You may be trying to access this site from a secured browser on the server. Please enable scripts and reload this page.
Fire and Rescue
Office of the Chief
Assistant Fire & Rescue Chiefs
Public Safety Gallery
Operations in Action
Special Operations & Hazardous Materials
Potomac Open Water Boat Program
Swift Water Rescue
Confined Space Rescue
Heavy Truck Extrication
Technical Rope Rescue
Structural Collapse Rescue
Emergency Medical Services
Becoming a Firefighter/EMT
EMS Billing Program
Endorsed EMS Providers
Candidate Physical Ability Test Training Facility
Health & Safety
Self-Containing Breathing Apparatus
Fire & Injury Prevention
Residential Sprinklers Save Lives
Local Emergency Planning Committee
Community Safety Programs
News & Information
Line Of Duty Death Reports
Fire Marshal's Office
Public Safety Training Center
Public Safety Communications Center
Office of Emergency Management
Fire & Rescue Association
Departments & Agencies
Fire and Rescue
When Heating Your Home Take Precautions
November 7, 2012
As the weather becomes colder, homeowners are seeking alternative and economical methods to keep warm. Heating fires are the second leading cause of residential fires and fire-related deaths.
According to the U.S. Fire Administration, on average, each year (2008 -2010), approximately 150 deaths, 575 injuries and $326 million in property damage occurred in the U.S. due to home heating fires.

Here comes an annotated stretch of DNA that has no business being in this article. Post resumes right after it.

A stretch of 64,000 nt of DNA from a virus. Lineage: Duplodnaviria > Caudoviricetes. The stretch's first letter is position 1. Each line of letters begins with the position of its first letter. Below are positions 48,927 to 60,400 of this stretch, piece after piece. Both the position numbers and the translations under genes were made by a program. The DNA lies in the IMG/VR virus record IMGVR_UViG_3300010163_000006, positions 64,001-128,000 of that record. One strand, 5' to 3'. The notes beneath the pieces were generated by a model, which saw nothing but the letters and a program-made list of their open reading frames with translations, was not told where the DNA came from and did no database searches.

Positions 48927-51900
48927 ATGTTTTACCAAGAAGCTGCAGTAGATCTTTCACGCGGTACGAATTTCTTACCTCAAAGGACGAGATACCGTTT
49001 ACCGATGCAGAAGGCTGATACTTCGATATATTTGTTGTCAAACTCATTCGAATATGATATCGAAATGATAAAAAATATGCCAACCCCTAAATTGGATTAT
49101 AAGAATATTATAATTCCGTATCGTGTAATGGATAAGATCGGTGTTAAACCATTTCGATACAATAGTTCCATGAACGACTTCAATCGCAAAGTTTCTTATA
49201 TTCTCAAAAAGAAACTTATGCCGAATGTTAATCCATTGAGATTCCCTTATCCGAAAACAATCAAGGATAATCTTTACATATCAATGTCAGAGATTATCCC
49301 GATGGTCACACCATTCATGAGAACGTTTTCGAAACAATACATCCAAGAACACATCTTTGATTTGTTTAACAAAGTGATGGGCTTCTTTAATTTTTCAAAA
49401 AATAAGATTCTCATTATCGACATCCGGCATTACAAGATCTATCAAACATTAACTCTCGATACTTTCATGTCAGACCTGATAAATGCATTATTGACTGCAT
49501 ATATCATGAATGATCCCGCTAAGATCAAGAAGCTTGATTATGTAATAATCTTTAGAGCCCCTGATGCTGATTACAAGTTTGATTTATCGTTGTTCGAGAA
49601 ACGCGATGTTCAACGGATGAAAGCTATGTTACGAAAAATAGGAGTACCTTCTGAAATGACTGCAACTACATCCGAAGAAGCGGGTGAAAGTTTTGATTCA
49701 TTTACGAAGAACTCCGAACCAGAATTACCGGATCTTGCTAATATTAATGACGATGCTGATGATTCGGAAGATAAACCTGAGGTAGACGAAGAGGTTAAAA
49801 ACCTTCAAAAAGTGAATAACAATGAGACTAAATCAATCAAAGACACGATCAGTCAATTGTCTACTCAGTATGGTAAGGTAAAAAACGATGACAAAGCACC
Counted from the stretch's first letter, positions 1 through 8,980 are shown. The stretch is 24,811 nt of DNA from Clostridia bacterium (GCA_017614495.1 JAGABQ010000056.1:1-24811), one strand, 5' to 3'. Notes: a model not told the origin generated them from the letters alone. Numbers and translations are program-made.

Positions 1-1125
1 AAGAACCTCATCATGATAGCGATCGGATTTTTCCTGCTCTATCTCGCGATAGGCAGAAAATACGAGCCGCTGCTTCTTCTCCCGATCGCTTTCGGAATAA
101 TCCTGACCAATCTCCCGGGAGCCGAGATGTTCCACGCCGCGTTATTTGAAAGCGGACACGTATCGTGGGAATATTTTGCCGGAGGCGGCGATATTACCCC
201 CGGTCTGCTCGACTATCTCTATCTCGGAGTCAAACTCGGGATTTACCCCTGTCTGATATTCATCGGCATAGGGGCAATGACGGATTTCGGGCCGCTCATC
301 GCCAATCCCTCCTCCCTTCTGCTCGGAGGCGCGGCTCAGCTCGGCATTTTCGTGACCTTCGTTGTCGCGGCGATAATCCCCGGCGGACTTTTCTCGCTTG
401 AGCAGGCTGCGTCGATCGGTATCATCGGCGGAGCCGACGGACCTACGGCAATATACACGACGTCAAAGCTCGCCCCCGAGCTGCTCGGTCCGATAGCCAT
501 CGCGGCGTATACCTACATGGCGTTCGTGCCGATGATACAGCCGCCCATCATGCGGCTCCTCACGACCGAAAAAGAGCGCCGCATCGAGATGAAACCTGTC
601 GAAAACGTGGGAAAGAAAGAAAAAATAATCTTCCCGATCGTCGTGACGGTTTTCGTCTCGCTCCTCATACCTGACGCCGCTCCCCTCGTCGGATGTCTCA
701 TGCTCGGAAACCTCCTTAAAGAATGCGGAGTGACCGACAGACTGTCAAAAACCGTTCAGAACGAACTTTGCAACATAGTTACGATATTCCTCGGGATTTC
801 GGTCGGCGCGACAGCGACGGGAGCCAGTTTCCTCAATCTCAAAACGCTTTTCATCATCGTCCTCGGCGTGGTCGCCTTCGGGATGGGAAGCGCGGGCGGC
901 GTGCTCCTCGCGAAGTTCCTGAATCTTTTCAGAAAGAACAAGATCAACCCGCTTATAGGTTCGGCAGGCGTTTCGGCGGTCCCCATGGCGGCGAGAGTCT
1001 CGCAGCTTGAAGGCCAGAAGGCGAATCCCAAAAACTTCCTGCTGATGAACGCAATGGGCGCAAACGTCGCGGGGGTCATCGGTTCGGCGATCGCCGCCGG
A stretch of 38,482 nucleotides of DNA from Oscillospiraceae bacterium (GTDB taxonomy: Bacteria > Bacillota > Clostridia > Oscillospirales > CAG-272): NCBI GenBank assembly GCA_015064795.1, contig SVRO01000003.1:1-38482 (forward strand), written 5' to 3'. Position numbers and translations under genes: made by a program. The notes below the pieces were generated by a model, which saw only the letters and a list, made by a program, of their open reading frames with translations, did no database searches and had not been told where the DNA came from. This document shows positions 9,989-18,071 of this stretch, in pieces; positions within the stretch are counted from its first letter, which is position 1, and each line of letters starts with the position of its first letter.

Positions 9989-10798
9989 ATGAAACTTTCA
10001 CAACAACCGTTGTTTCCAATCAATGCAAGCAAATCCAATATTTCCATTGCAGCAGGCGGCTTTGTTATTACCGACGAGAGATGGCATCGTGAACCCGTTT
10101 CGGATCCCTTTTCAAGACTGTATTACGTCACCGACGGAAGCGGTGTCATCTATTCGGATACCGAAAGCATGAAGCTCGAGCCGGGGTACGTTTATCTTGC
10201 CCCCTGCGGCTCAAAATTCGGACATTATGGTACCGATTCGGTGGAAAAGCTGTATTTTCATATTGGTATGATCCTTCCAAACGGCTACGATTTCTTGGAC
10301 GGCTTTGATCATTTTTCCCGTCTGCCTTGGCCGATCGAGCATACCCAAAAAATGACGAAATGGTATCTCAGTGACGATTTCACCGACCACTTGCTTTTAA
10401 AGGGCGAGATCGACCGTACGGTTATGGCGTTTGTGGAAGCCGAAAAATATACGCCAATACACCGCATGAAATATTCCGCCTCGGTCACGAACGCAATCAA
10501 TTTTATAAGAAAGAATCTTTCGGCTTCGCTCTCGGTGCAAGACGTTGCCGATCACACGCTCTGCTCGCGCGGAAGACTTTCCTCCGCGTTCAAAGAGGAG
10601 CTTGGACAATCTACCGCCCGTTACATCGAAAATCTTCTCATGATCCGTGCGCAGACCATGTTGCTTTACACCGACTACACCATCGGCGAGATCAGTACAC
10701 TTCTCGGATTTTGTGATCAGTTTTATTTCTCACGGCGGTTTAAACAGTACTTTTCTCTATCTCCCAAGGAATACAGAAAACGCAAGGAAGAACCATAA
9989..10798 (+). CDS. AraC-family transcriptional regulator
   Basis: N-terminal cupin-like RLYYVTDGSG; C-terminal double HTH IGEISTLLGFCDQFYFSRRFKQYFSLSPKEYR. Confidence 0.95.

he Prince William County Department of Fire and Rescue (
) urge residents to b
e vigilant when using alternative heating methods.
To assure your family’s safety when keeping warm, adhere to the following precautions:
Fireplaces, wood stoves and other fuel-fired appliances
Keep fireplaces and woodstoves clean.
Clean annually by a certified chimney specialist.
Keep area around fireplace and woodstove clean and free of debris, decorations and flammable materials.
use a metal mesh screen with fireplaces.
Install stovepipe thermometers to monitor flue temperatures,
Keep air inlets open on woodstoves and fireplaces.
If closed, inlets cause creosote buildup and lead to chimney fires.
Use fire resistant materials around woodstoves, i.e. walls and floors.
Safely Burn Fuels
use flammable liquids to start a fire.
Use only seasoned wood.
Certain types of wood increases creosote buildup, i.e. soft moist wood.
Build small fires that burn completely and produce less smoke.
leave a fire unattended in a fireplace.
Extinguish fire before leaving the house or going to bed.
remove ashes in a covered metal container.
Buy only UL-approved heaters.
Check with local fire department on the legality of kerosene heater use in your community.
fill your heater with gasoline or camp stove fuel.
Both flare-up easily and increase the risk of fire.
Use only fuels appropriate for appliance.
Refuel outside and only after heater has cooled.
use kerosene heaters in small enclosed areas.
Potential for carbon monoxide poisoning.
When using, keep a window ajar or the door open.
nnually, clean kerosene heaters and replace wicks.
Electric Space Heaters
Buy only heaters with Underwriter's Laboratory (UL) safety listing.
Be sure it has a thermostat control mechanism and automatically switches off if tipped over.
unplug when not in use.
Avoid using extension cords.
use frayed or damaged cords.
To significantly increase your chances of surviving a fire in your home, more than 82%, install smoke alarms and sprinklers in the home.
In addition, develop and practice a home fire escape plan and be sure everyone is familiar with the plan.
Email For Assistance
Copyright Prince William County Government. All Rights Reserved.
Prince William County Government